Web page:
Fresh allegations of systemic financial mismanagement at the top of the National Rifle Association erupted into the open this weekend.
Documents leaked online anonymously on May 10 and subsequently verified by the Daily Beast and Wall Street Journal purport to expose the extent of the NRA’s financial entanglements. Top executives including CEO Wayne LaPierre allegedly engaged in lavish spending on the account of a top NRA vendor, and the gun group is spending millions of dollars to cover legal costs associated with the various lawsuits and investigations currently entangling the gun rights group.
The documents — which include itemized receipts and letters from NRA ad vendor Ackerman McQueen — allege that $24 million went to the NRA’s outside general counsel, William Brewer, in only 13 months.
Recently deposed NRA President Oliver North and NRA official Richard Childress cautioned in a letter to NRA leadership last month that the group can’t afford to burn through some $100,000 a day on these legal fees, which “pose an existential threat to the financial stability of the NRA.”
The allegations laid out in the documents deepen the threat the NRA is facing from a wide-ranging probe by New York Attorney General Letitia James. James is reportedly investigating whether the NRA violated state charity law via self-dealing, unauthorized political activity, and submitting inaccurate regulatory filings.
Marcus Owens, a former chief of the IRS’s non-profit unit, told TPM that some of the accusations North makes could intensify James’ investigation.
“New York State law in essence requires that charitable funds be used for charitable purposes,” Owens said. “So excessive compensations, payments that don’t relate to the achievement of the charitable purpose — all of those are in violation of state law.”
The leaked documents purport to offer the inside story of the conflict between the NRA and Ackerman, which burst into public view last month when the gun rights group sued its longtime image-maker, accusing Ackerman of failing to provide it with documents necessary to fully audit the pair’s financial relationship.
According to the documents, North accused LaPierre of filing the lawsuit without letting the group’s board of directors know.
“The suit was filed without consultation and without informing members of the NRA Board of Directors or key officers of the NRA, and its public airing of what might be an internal dispute has cast the NRA in a bad light,” North wrote in an April 25 memo.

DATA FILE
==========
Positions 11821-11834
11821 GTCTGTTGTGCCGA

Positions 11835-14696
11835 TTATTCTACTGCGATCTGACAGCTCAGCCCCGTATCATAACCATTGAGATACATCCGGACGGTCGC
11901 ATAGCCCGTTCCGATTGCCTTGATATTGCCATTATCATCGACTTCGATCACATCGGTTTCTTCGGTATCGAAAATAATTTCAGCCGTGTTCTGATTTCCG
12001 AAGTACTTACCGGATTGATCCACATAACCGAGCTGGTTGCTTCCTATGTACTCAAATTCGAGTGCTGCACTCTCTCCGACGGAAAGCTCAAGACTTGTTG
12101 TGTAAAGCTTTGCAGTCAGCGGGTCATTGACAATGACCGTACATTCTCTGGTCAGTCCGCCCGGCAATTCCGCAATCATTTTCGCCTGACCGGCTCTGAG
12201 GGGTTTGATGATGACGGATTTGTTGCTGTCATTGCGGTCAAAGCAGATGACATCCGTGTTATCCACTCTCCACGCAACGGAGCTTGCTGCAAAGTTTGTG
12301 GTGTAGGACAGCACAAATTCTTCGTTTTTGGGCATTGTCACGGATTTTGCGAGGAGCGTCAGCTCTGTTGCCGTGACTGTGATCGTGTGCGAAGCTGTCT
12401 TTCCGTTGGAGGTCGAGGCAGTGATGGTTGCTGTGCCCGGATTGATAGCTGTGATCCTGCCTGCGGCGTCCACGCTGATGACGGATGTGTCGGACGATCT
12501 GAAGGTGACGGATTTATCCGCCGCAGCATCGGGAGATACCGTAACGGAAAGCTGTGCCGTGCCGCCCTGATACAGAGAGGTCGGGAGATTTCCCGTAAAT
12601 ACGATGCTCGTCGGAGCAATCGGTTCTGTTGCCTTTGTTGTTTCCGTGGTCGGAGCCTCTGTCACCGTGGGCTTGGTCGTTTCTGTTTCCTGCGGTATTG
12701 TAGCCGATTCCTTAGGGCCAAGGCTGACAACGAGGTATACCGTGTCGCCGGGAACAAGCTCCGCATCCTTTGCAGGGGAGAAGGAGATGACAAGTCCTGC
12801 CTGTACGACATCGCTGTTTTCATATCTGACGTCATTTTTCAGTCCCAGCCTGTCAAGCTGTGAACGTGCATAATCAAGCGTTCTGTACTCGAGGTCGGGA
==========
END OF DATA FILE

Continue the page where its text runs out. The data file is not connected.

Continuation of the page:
The lawsuit itself cast North in a particularly “bad light,” stating that the gun rights group needed documents from Ackerman to investigate whether North had signed a separate contract with the ad firm that “superseded” his duties to the NRA.
North – who was fighting to stay in his position as NRA president at the time – goes on to say that Ackerman “responded to the lawsuit with a series of letters” accusing LaPierre of charging the ad firm for international travel and some $275,000 on apparel at the luxury Beverly Hills shop Ermenegildo Zegna.
“During the recent audit sequence, specifically with FRA, transactions with related parties were discussed,” the Ackerman letter reads. “We realized during these discussions that we need to address your wardrobe that you required us to provide, specifically, purchases at the Zegna store in Beverly Hills, CA.”
The suit-related expenses piled up over a relatively lengthy time period: 2004 to 2017.
But Owens told TPM that allegations that LaPierre may have concealed the expenses from the NRA board could be fodder for investigators.
In one letter sent in the aftermath of the lawsuit, Ackerman writes to LaPierre that “at your request, we issued you an American Express card and agreed to the travel fee from II&IS. Both with the intent to keep your business travel confidential and secure.”
“Due to your demands in the lawsuit, we are notifying you that you have failed to provide written approvals, receipts, and other support for expenses related to your travel, etc,” the letter reads.
Owens told TPM that the “intent to keep your business travel confidential” suggested that “people involved in approving the credit cards and the transactions knew that they were doing something inappropriate, and it seems fairly clear that they wanted to conceal it.”
He added that while it’s hard to reach a firm conclusion on that single statement, “it’s an “indication that the attorney general will probe more aggressively and more deeply.”
The documents also contain allegations that Brewer, the NRA’s main outside counsel, took in $24 million from the NRA over a 13-month period, from March 2018 to April 2019.
Brewer is the son-in-law of Ackerman executive Angus McQueen.
North writes in one April 18 letter about the payments that the group should review the transactions “to comply with New York not-for-profit law,” while calling the expenses “mindboggling.”
Newly sworn-in NRA President Carolyn Meadows called the allegations “stale news” in a statement to the Wall Street Journal.
“The entire board is fully aware of these issues. We have full confidence in Wayne LaPierre and the work he’s doing in support of the NRA and its members,” the statement reads. “It is troubling and a bit pathetic that some people would resort to leaking information to advance their agendas. This has no bearing on the board’s support of Wayne—and the work the NRA does to protect America’s constitutional freedoms.”
Brewer has previously the high fees his firm charges, telling the Journal, “We’re a premium law firm, we make no bones about that.”